Local banks slow down loan activity

Local banks slow down loan activity


Foreign banks step in to fill the gap as their local counterparts become more circumspect in extending loans due to industry limits, writes SIOW LI SEN


A CURIOUS thing is happening among lenders in Singapore. The local banks are slowing down their loans activity while foreign banks have taken up the slack and are increasing their market share.


Latest data from the Monetary Authority of Singapore shows that industry loans at the end of the first quarter grew 6.9 per cent from the previous quarter and 23.9 per cent from a year ago.


Ng Wee Siang, BNP Paribas analyst, has projected that 2008 will see a robust 18 per cent in loans growth, led by building and construction loans.


Loans growth for March was fuelled by broad-based business loans driven by building and construction, up 54 per cent from a year ago and financial institution loans, up 23.3 per cent. Consumer loan growth, however, seems to have peaked.


DBS Group Holdings was the only bank which kept up with the buoyant system growth with loans up 8.5 per cent in Q1 from the previous quarter. ‘This means foreign banks are winning share,’ said Matthew Wilson, an analyst with Morgan Stanley.


Even DBS is expected to see its loans growth moderate for the rest of the year and is unlikely to repeat its 25.2 per cent increase in 2007, said Mr Ng.


‘While the loan pipeline remains healthy, (DBS) management has guided that loan growth is set to moderate,’ said Mr Ng. ‘Management indicated that a 10-20 per cent loan growth is within reach,’ he added.


United Overseas Bank said its first quarter 2008 loan growth was only 1.8 per cent. Its management said that the bank has reached its internal limits for some exposures, and risk management guidelines are curtailing loan growth.


OCBC Bank reported quarter-on-quarter loan growth of 4 per cent and 19 per cent year-on-year. Its chief executive David Conner noted that the industry loans growth – which has been in the above 20 per cent range – is expected to come down. ‘It is bound to taper off,’ he said, adding: ‘It will come down to a low double-digit range.’


It is not surprising that the local banks would become more measured in selling loans given the economic uncertainties.


But this wasn’t supposed to happen. Late last year, some observers thought that 2008 would be the year of the local banks as they would gobble up loans and other banking business at the expense of the foreign banks which had been nipping at their heels.


The thinking was that foreign banks – nursing massive losses at home, and facing diminished capital bases at the group level – would have to pull back on their activities.


Local banks did have some exposure to the US sub-prime loans and collateralised debt obligations but their losses were very small and did not impact their capital.


Local bankers had another reason why they were looking forward to strengthening their position this year in spite of sliding interest rates as central banks eased. Foreign banks are typically able to sell more customer loans in Singapore when interest rates fall as they can borrow cheaply on the interbank.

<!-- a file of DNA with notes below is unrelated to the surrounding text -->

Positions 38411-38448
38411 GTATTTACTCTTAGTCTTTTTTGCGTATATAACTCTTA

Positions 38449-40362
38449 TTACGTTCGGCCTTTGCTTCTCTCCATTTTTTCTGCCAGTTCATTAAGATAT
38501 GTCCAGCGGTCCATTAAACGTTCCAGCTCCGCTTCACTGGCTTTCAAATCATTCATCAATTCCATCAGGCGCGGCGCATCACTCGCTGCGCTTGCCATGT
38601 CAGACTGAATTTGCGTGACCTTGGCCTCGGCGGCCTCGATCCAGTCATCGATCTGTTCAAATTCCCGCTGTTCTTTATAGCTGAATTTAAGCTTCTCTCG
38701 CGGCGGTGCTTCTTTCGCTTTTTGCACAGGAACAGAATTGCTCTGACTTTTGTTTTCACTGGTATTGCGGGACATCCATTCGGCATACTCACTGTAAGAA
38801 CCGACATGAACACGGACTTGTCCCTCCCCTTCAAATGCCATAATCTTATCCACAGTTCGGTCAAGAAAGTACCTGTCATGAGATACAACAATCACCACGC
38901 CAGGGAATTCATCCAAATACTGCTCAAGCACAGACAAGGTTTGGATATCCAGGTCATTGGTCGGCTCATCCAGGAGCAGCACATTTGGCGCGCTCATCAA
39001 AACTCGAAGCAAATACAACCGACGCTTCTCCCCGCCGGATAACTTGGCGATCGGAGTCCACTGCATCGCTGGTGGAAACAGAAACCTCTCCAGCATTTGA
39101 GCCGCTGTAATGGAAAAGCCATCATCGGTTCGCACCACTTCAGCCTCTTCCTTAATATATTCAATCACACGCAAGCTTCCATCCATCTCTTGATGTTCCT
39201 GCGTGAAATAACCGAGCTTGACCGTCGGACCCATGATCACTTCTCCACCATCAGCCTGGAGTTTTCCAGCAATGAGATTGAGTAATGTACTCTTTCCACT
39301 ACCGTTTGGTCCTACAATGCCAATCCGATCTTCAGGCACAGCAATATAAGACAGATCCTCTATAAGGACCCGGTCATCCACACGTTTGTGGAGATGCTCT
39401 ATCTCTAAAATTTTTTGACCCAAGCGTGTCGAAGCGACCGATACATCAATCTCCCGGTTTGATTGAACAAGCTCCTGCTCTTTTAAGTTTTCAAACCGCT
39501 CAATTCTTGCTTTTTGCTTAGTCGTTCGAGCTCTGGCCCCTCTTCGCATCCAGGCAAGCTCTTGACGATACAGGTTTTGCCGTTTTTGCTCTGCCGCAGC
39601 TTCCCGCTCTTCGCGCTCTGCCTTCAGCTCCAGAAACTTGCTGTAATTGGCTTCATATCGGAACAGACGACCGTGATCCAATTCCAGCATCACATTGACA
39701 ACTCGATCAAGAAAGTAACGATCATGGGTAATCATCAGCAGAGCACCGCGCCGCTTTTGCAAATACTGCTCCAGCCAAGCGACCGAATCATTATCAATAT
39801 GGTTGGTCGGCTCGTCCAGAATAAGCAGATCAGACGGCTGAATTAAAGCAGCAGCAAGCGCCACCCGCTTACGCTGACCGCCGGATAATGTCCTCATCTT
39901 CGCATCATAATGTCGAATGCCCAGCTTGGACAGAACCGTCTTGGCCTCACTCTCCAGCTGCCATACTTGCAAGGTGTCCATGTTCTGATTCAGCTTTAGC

This time round, local banks thought they would face less competitive pressure from the foreign banks which may be constricted by their smaller capital bases.


But not all foreign banks have been hurt by the sub-prime losses. Even those which have taken hits cannot afford to pull back in Asia which is showing strong growth.


Maybank, Malaysia’s largest bank, which recently released its nine months’ results, said loans growth at its Singapore operations grew 19.2 per cent. And Standard Chartered Bank said its Singapore operations will be expanding by nearly 11 per cent in 2008. Some 500 people will be hired in Singapore across the consumer and wholesale banking and support functions, mainly in sales and risk management positions. The bank employs some 4,700 people here.


In Singapore, liquidity is plentiful and local banks take in more deposits than they can lend out, but they have become more circumspect in extending loans as they are facing industry limits.


Section 35 of the Banking Act restricts property exposure to 35 per cent. Banks also have their own internal exposure limits. The local banks in the past couple of years have increased their loan books mainly by lending to the real estate sector.


Singapore continues to have some mega construction projects over the next few years but it looks like the foreign banks may get a bigger share in financing them.


Two local banks and 13 foreign banks participated in last month’s loan syndication of $4 billion credit facilities for the Sentosa integrated resort development, one of the largest loans ever undertaken in Singapore.


‘The bulls point to the very buoyant Singapore loans growth but only DBS is keeping up with system growth. Foreign banks are increasingly participating, as Asia has never been more important and the local banks are approaching their exposure limits,’ summed up Mr Wilson.


Source: Business Times

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